Incredible String Band

From Academic Kids

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The iconic cover of the band's 2nd album designed by The Fool

The Incredible String Band were (and are) a Scottish acoustic band who way back in the 1960s built a popular following among the British counter culture, and are considered psych folk music pioneers.

Contents

Story

They were formed in 1965 by Scottish folkies Robin Williamson, Mike Heron and Clive Palmer. They recorded their eponymous debut album in 1966, a lighthearted affair which revealed only the merest hint of the psychedelic adventures to come. After that, the band broke up. Clive Palmer decamped for the Trail to Afghanistan and Robin visited Morocco from where he returned laden with exotic instruments like the famous gimbri, which was, much later, eaten by rats. In 1967 Mike and Robin recorded The 5000 Spirits Or the Layers of the Onion, an audaciously eclectic mix of bookish folk music, hippy love songs and Eastern modalities. They soon became the-name-to-drop-in-interviews for luminaries such as Paul McCartney and Bob Dylan. In their annum mirabilis of 1968 they practically defined the hippy counterculture in the extraordinary albums "The Hangman's Beautiful Daughter" and "Wee Tam and the Big Huge". By then the group consisted of Robin, Mike, Rose Simpson and Licorice McKechnie; there was nothing like them anywhere. They played at Woodstock in 1969 at the wrong time, having refused to play in the pouring rain the previous day (seen by manager Joe Boyd as a great missed opportunity). In 1970 Robin Williamson attempted to fuse the music with his theatrical fantasies in a quixotic multi-media spectacular at London's Roundhouse called "U". It was "a surreal parable in dance and song" and highlighted the fact that they were never destined to make much money out of things. After that they lasted another 4 years, producing more great music. By 1974 tension between Robin and Mike, who was pushing the band into prog-rock territory, had become unbearable and they split up.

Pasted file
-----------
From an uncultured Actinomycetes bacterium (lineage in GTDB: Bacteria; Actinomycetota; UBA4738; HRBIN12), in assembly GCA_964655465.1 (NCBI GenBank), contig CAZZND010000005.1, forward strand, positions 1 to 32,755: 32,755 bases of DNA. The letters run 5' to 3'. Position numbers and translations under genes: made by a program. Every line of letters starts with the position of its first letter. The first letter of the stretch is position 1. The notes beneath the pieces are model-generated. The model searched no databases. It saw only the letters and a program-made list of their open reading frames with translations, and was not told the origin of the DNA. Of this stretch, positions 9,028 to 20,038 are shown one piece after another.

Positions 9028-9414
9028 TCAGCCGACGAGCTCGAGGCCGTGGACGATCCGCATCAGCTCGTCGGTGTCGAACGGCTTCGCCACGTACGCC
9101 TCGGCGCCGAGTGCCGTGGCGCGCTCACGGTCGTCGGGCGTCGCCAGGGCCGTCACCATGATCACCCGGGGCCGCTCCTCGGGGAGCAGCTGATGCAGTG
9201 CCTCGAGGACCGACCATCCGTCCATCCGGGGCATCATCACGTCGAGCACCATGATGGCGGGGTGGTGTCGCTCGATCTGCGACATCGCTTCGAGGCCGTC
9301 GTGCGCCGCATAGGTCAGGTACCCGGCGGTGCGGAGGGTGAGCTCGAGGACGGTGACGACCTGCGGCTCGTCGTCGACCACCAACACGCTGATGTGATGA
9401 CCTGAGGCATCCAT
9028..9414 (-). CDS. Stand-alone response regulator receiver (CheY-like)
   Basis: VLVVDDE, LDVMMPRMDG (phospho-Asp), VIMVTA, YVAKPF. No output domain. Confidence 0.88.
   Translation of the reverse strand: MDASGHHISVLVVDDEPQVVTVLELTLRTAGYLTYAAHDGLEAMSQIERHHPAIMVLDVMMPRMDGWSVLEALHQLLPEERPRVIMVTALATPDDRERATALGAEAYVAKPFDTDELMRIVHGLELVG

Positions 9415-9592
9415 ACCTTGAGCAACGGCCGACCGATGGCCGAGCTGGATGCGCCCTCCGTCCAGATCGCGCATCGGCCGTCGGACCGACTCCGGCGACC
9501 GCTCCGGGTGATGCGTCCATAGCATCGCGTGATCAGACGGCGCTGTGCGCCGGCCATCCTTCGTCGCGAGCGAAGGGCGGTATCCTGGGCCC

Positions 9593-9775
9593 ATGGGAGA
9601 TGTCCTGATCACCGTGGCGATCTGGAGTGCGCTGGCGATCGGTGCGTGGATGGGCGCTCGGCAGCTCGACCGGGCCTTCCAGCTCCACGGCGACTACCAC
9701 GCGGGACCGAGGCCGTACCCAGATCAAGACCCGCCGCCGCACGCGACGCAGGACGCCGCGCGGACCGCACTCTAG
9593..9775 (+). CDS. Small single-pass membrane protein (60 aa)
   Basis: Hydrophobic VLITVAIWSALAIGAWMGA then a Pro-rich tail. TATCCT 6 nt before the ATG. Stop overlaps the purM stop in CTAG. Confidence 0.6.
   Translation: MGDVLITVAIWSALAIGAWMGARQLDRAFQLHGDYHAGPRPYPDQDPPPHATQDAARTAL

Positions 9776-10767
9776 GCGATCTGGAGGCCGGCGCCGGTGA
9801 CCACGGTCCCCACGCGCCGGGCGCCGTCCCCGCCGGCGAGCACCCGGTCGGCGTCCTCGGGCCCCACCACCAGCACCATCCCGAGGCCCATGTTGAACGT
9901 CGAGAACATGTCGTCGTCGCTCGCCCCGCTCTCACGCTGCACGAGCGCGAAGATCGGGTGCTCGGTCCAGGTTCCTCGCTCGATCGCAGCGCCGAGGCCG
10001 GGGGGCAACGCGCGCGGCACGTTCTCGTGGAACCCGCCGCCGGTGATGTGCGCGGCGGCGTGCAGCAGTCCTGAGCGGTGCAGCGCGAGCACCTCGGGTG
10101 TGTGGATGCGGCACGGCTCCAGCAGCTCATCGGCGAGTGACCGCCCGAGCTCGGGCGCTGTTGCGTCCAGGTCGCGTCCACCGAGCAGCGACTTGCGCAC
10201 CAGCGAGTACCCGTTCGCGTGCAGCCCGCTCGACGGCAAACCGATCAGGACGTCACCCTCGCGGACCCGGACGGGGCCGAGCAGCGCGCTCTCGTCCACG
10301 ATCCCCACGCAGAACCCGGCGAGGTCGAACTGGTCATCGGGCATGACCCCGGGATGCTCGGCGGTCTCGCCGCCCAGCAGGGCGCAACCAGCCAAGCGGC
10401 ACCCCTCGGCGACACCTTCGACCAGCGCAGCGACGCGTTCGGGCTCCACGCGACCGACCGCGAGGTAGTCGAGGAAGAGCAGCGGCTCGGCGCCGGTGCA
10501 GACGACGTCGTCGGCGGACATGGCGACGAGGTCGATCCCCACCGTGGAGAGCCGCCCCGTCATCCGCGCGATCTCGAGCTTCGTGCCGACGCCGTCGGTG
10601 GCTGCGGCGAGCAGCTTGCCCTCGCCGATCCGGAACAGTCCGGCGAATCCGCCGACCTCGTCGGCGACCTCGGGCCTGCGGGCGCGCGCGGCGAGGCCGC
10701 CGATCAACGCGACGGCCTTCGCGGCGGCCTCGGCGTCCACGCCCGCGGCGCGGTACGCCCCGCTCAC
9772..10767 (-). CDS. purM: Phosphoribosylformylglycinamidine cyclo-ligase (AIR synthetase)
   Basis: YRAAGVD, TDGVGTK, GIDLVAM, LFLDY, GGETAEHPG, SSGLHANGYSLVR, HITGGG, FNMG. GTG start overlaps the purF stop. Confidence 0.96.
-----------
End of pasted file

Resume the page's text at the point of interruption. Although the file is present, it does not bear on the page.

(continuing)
Robin soon formed "Robin Williamson and His Merry Band" which toured and released three albums of eclectic music with a Celtic emphasis. Within a few years, he went on to a solo career, moving increasingly into traditional Celtic styles. He also produced several recordings of humorous stories. Mike formed the rock group "Heron" and later released occasional solo albums. In 1997, Robin and Mike got back together for two concerts. This was followed by a full reunion of the original three members plus Robin's wife Bina and Lawson Dando in 1999. By 2001 Robin and Bina had left. Currently Mike, Clive and Lawson, and new member Fluff tour regularly around the United Kingdom and internationally.

Cultural placement

Those who believe in a cultural crossover between a particular axis of British hippie culture and an older, more spiritual idea of Britain have increasingly come to see the ISB as the focus of this unexpected crossover. This began in 1994 when Rose Simpson, a former member of the band, became Lady Mayoress of Aberystwyth, and reached a new level in the autumn of 2003 when the Archbishop of Canterbury, Dr Rowan Williams, wrote a foreword for a the first full length book about them, "Be Glad : An Incredible String Band Compendium" (Helter Skelter Books), describing them as "holy" (he had previously chosen the ISB track "The Hedgehog's Song" as his only piece of popular music when he appeared on Desert Island Discs). Some have seen this as proof of the late Ian MacDonald's claim that "much that appeared to be profane in Sixties youth culture was quite the opposite".

Limited discography (LPs)

External links

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